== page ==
Journal of Seventeenth-Century Music, volume 9 (2003) no. 1
http://www.sscm-jscm.org/v9/no1/carter.html
ISSN: 1089-747X

Tim Carter
Rediscovering Il rapimento di Cefalo

APPENDIX

Partial Reconstruction of Gabriello Chiabrera, Il rapimento di Cefalo (Uffizi Theatre, Florence, 9 October 1600; music by Giulio Caccini, Luca Bati, Piero Strozzi, and Stefano Venturi del Nibbio)


(Details are conflated from the libretto and from Michelangelo Buonarroti il giovane, Descrizione delle feste … [Florence: Giorgio Marescotti, 1600].)

 

Characters

Action

Sets, machines, and other effects

Music

Prologue

Poesia

 

The rich curtain opens to reveal clouds in the heavens with, in the distance, a coat of arms supported by two women (Magnanimity and Dignity), plus a fregio supported by amoretti. Other allegorical figures are also seen.

 
     

Mount Helicon. Pegasus, on the peak, strikes the ground three times, and water pours forth. Apollo sits with the nine Muses surrounding La Poesia, who descends down a winding path.

When the Muses are revealed each with their instrument “si ascoltava metterlo in uso per modo di grave ed insieme lietissima sinfonia.”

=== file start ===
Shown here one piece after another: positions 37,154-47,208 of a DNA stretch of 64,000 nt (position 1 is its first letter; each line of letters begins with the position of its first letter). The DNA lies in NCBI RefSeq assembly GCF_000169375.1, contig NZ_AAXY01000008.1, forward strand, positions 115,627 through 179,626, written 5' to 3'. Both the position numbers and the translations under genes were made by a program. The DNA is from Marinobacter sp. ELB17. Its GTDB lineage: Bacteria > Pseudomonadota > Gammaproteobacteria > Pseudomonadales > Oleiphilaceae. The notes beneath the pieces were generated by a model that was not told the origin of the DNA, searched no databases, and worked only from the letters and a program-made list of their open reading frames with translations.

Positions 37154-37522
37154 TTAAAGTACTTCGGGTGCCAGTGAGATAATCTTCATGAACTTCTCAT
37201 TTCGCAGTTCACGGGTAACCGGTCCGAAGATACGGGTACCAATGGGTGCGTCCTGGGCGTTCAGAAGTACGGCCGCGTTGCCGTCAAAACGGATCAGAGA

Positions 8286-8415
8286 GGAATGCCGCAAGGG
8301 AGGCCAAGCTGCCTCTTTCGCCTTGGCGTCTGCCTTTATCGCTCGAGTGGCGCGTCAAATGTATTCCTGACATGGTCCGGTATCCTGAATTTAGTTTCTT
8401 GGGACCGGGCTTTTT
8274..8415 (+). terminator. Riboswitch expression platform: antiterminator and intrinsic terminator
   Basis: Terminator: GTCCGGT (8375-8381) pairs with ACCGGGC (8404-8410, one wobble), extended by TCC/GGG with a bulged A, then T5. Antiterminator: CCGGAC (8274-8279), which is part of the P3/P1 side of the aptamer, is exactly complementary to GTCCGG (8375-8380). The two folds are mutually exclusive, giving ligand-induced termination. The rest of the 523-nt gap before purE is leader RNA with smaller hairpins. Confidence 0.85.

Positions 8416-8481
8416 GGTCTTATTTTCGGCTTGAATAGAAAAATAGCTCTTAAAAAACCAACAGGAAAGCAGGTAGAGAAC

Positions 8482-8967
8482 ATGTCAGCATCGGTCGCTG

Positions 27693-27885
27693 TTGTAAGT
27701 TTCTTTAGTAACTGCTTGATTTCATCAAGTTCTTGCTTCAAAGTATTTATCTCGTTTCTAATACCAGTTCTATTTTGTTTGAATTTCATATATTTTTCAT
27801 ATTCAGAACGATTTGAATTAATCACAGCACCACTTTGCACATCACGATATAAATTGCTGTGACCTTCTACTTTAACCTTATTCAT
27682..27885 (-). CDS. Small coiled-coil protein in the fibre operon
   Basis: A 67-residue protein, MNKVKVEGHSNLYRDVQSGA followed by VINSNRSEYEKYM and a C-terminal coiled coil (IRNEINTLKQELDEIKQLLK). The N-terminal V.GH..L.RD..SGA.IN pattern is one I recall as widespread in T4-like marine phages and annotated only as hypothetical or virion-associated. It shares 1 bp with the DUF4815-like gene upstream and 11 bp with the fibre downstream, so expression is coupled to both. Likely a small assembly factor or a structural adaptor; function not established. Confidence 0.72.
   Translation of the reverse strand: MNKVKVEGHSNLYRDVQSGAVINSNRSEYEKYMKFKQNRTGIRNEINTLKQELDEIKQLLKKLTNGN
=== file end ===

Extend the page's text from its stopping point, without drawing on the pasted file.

Poesia introduces herself and the story: she has sung the praises of Maria de’ Medici in the past, and in the future she will do the same both for her and for her offspring.

 

Poesia holds a lira with plectrum, “altamente incominciando con divina voce a cantare” (“Per serenar il duol ne gli altrui cori” (later sources have “cuor” for “duol”); 6 stanzas, AbbAcC).

     

Poesia resumes her place among the Muses and the mountain disappears to reveal the set for Act I.

As the mountain disappears, the Muses are “sinfoniando sempre.”

Act I

Aurora, Cefalo, Coro di cacciatori

Aurora says that she has no regrets leaving heaven to find love on earth.